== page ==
Andy Farrell says he is not thinking about life on the international circuit after the Six Nations Championship. "My remit has always been to work with England for the duration of this tournament and I have a very good job with Saracens that I enjoy doing," the great rugby league player and fast-developing union coach commented yesterday. "The future is irrelevant right now and none of us need distractions with a game against France coming up. These are long hours and long days: it's 24/7 and there are things that need doing."
This much can be said with certainty, though: Ian Ritchie, the new Rugby Football Union chief executive, is thinking a good deal about Farrell and his colleagues on the interim red-rose coaching staff – the caretaker head coach, Stuart Lancaster, and the forwards specialist, Graham Rowntree. There is a good deal of support for the idea that the three men should be retained en bloc once the current competition finishes and set the task of charting England's course towards the home World Cup in 2015. Much of that support comes from the players, one of whom said yesterday that the governing body would be "crazy" to lose any or all of them.
Farrell will indeed be back with Saracens, the Premiership champions, a couple of weeks from now, but as there will be no further international business on the agenda before the summer trip to South Africa, give or take the odd selection meeting, this is hardly an issue. Sarries are unlikely to prove obstructive if their man receives a second call from Twickenham, and it is equally clear that Farrell himself will be sorely tempted by any offer of a full-time position with England.
"I'm thoroughly enjoying this experience – it's absolutely brilliant," Farrell said. "It's so different to club coaching, where you're fully involved with a group of players for 46 weeks of the year. To pull together a core group of internationals in a short space of time and get the best out of them in a tournament like this is very challenging. I like to be realistic and I don't get emotional too often, but that game against Wales the weekend before last has to be one of the great experiences I've had in rugby. To hear people who have been going to Twickenham for years saying they hadn't experienced an atmosphere like it, and for us to put our best foot forward with the pressure on against a Wales team who were on fire... it's not something that comes round often."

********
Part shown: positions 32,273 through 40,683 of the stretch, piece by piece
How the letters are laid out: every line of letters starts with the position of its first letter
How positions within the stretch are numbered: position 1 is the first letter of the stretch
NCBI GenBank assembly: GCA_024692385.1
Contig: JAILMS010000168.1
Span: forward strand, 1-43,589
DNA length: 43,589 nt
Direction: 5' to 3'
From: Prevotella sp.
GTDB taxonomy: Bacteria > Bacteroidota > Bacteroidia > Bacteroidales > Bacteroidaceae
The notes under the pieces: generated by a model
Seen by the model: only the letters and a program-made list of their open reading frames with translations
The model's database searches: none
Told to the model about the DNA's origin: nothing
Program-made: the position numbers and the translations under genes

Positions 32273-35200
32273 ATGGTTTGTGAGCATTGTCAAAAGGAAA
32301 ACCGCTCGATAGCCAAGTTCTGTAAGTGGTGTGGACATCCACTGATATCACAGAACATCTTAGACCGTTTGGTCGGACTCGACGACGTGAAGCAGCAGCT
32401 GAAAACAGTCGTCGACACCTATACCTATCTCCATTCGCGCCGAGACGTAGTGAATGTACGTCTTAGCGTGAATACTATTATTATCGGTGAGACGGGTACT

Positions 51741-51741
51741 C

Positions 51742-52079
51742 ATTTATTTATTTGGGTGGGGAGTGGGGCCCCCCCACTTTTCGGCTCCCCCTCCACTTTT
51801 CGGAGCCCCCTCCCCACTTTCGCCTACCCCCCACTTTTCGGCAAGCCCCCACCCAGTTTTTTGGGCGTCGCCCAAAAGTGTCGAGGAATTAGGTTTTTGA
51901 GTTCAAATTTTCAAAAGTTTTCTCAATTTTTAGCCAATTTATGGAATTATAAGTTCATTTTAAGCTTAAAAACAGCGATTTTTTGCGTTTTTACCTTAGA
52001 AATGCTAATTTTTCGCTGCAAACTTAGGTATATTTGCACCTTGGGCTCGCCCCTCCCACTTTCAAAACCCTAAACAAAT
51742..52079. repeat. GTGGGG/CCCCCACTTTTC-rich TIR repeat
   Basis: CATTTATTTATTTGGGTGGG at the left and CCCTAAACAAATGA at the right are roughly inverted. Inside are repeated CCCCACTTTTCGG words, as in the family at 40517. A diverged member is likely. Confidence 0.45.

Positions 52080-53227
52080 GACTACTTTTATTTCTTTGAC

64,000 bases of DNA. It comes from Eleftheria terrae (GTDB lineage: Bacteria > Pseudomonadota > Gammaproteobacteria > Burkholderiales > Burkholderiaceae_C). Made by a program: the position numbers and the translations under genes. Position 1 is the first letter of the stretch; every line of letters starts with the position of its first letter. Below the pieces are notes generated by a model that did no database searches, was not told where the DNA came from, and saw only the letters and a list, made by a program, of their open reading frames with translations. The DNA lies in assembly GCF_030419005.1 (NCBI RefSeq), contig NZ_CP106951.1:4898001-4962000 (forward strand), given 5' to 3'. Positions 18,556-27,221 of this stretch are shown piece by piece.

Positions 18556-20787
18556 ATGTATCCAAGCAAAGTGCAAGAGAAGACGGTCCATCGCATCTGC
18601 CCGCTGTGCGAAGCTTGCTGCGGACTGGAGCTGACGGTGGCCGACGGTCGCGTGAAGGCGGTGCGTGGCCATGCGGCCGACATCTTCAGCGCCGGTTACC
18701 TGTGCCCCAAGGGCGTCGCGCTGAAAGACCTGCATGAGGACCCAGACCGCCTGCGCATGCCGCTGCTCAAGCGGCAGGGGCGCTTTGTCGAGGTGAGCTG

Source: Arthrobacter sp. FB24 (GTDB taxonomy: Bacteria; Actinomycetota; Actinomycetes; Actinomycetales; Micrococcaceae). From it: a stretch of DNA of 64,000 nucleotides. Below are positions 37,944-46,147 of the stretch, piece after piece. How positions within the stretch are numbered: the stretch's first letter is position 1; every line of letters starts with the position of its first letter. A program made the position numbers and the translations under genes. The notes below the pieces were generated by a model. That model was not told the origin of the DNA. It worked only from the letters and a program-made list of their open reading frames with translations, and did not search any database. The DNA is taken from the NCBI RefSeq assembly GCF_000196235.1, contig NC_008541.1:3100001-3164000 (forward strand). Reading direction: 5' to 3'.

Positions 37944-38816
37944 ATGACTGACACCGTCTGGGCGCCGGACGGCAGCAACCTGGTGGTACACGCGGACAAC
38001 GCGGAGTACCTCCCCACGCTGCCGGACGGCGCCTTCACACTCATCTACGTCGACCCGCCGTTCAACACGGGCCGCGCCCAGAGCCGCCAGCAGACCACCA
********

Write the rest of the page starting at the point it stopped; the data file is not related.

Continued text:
True to his word, Farrell was sufficiently realistic to acknowledge that England's attacking game remains a few percentage points short of the optimum – a problem that must be rectified quickly, given the nature of the threat in Paris in four days' time.
"It's what we've been working on, both last week and this," he admitted. "But let's not get het up about it. Wales scored some great tries in the first two rounds, but they didn't create too many opportunities at Twickenham. If anything, we had more chances: three or four clear ones, I think.
"It's for us to educate our players, to show them how they could have done things better. I hope that when we play France, people will recognise the effect of that."
Interestingly, the coach was of the opinion that Brad Barritt, the hard-tackling Saracens centre who is by some distance the least talked-about member of England's new-look midfield axis, would be the key figure in any upturn in attacking performance. "Brad is central to many of the things we're about," Farrell remarked, "and I don't think I've seen any centre get the better of him in the three years I've been coaching. His defence is so good, it takes the gloss off the rest of his game. But he was made to be an international player, no doubt about it."
England will not confirm their line-up until Friday, but they will show loyalty to another Saracens player, Charlie Hodgson, by recalling him to the match-day squad at the expense of Toby Flood, the World Cup midfielder. Hodgson, a try-scorer against both Scotland and Italy, missed the Wales game because of injury, but performed well in his club's important Premiership victory over Northampton at the weekend. Flood, who played off the bench against Wales, has been released back to Leicester for their Anglo-Welsh Cup semi-final with Bath.